TITLE

Consumer Advertising of Psychiatric Medications Biases the Public Against Nonpharmacological Treatment

AUTHOR(S)
Lacasse, Jeffrey R.
PUB. DATE
November 2005
SOURCE
Ethical Human Psychology & Psychiatry;Fall/Winter2005, Vol. 7 Issue 3, p175
SOURCE TYPE
Academic Journal
DOC. TYPE
Article
ABSTRACT
In the United States, antidepressant medications are heavily promoted through direct-to-consumer advertising, which is regulated by the Food and Drug Administration (FDA). Advertisements for selective serotonin reuptake inhibitors frequently contain information inconsistent with the scientific evidence on the treatment of depression with antidepressants. The information presented serves to promote the use of antidepressants by biasing the public against nonpharmacological treatment of depression. While the FDA enforces regulations requiring fair and balanced presentation when comparing one medication to another, there appears to be no action taken against pharmaceutical companies that distort scientific evidence in order to disparage nonmedical approaches to depression.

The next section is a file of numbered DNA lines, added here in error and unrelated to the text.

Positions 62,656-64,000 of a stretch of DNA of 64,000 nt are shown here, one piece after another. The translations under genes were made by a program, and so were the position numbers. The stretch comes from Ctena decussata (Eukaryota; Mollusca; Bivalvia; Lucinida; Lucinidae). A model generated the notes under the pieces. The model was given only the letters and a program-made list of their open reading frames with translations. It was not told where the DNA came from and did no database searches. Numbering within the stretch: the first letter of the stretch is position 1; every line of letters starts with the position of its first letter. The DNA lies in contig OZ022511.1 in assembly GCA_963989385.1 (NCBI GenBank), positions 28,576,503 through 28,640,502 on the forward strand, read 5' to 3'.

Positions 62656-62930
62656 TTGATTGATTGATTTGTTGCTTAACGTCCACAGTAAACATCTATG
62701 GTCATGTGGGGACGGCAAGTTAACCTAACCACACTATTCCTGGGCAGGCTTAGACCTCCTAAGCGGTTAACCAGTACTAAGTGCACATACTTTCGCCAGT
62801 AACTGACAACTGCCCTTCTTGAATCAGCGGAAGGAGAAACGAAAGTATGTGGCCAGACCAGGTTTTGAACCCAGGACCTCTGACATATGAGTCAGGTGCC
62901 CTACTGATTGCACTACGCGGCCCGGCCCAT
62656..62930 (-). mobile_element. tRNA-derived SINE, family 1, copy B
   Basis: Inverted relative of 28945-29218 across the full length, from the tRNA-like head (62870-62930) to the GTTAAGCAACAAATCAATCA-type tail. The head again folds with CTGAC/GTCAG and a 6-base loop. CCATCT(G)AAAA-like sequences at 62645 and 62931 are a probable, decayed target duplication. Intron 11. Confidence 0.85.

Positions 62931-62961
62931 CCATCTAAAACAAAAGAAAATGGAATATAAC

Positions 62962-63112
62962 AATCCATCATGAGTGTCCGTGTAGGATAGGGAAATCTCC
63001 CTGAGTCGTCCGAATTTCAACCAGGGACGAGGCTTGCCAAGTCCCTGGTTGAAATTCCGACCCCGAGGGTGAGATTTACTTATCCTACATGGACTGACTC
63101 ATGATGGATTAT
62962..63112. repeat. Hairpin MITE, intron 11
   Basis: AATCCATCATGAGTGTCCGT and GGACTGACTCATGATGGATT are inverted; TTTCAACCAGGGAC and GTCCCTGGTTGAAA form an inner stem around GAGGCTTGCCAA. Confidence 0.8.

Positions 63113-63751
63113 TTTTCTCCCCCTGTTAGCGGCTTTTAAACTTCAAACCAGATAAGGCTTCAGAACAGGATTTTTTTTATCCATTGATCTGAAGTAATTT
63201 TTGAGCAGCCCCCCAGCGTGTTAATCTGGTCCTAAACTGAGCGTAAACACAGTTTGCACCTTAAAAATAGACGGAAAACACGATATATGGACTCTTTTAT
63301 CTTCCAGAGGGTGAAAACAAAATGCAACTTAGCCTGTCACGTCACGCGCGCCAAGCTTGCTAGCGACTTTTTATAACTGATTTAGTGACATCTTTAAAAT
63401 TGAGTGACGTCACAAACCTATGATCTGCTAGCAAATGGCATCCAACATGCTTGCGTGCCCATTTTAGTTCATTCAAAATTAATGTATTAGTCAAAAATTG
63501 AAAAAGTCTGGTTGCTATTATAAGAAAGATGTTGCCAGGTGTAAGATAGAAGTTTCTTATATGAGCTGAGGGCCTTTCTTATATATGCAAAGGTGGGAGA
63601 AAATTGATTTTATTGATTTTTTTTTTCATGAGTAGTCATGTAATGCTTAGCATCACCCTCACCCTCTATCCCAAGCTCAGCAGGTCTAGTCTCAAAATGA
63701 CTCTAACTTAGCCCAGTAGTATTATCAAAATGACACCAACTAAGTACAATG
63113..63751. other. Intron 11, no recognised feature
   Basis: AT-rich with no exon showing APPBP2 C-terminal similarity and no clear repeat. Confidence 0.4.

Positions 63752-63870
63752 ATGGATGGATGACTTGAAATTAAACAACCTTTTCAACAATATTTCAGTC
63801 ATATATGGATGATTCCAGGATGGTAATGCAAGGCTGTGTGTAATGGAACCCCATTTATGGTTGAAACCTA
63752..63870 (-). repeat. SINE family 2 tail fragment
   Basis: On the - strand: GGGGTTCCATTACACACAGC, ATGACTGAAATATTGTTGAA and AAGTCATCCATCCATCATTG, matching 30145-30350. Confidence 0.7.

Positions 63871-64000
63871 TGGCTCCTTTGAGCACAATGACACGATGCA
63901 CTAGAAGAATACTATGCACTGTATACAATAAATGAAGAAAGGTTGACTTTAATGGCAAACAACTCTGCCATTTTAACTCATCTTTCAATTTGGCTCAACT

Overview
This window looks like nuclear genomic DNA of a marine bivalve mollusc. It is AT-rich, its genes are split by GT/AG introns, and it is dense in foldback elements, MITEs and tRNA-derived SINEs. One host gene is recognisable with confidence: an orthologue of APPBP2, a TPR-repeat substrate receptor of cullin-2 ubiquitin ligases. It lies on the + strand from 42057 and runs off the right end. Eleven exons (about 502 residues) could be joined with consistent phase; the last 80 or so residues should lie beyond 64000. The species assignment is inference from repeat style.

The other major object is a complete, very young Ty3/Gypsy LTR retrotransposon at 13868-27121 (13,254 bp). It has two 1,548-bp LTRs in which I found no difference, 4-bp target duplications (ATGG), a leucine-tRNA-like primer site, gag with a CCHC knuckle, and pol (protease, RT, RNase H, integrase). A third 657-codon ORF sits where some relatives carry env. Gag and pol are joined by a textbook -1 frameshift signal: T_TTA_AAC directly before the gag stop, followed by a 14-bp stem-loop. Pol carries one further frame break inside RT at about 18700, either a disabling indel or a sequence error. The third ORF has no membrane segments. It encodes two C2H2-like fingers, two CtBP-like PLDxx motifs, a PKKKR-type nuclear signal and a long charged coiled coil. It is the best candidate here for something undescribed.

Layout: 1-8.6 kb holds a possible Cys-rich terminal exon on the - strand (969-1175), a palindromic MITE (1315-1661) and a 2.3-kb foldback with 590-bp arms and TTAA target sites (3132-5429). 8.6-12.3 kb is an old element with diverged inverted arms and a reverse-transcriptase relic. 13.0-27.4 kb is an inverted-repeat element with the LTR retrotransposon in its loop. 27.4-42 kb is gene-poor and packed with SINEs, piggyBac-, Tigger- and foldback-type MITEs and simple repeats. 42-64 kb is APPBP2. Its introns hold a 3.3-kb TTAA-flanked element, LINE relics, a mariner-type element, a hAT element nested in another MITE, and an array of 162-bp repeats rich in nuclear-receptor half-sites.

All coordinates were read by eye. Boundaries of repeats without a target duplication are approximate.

ACCESSION #
25237118

 

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